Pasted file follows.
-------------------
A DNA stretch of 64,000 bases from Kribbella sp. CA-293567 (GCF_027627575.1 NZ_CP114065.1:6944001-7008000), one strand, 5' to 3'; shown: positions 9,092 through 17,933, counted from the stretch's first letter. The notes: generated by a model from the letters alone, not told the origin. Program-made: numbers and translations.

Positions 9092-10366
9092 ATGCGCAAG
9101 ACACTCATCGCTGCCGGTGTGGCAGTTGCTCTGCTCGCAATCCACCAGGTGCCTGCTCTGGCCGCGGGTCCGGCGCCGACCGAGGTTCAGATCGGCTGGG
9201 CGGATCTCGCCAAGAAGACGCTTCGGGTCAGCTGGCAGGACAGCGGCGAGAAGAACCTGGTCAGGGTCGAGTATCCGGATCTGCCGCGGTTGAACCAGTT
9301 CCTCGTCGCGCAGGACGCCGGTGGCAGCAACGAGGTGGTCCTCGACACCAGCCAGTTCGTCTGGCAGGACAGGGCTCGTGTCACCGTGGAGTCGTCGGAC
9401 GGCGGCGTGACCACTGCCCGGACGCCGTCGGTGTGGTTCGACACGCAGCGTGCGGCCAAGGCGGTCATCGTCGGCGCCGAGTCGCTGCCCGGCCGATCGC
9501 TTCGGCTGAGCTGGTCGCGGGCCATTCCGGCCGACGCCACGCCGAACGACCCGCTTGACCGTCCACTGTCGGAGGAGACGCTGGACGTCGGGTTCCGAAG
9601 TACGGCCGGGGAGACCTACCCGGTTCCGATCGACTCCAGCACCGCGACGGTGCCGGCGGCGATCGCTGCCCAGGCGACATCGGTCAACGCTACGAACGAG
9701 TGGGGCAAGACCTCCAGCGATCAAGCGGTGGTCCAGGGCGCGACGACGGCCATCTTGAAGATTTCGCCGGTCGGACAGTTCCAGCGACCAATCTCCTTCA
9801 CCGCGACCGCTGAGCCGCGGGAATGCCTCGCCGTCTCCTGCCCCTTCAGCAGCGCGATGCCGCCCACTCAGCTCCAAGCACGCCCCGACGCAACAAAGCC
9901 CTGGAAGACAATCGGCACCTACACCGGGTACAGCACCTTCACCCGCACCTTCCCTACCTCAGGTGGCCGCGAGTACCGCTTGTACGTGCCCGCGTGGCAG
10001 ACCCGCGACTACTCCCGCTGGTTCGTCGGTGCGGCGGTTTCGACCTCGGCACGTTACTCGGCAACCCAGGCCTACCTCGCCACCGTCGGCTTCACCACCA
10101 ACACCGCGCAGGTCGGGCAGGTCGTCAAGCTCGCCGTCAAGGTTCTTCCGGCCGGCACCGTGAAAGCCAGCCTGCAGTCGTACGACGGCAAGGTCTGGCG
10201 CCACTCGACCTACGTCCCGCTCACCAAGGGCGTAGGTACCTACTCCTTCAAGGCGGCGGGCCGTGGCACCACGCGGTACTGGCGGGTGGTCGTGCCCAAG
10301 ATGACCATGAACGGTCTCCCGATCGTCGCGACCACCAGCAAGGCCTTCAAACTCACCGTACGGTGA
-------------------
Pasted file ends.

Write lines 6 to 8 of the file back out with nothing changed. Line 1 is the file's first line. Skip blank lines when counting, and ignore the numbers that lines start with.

9301 CCTCGTCGCGCAGGACGCCGGTGGCAGCAACGAGGTGGTCCTCGACACCAGCCAGTTCGTCTGGCAGGACAGGGCTCGTGTCACCGTGGAGTCGTCGGAC
9401 GGCGGCGTGACCACTGCCCGGACGCCGTCGGTGTGGTTCGACACGCAGCGTGCGGCCAAGGCGGTCATCGTCGGCGCCGAGTCGCTGCCCGGCCGATCGC
9501 TTCGGCTGAGCTGGTCGCGGGCCATTCCGGCCGACGCCACGCCGAACGACCCGCTTGACCGTCCACTGTCGGAGGAGACGCTGGACGTCGGGTTCCGAAG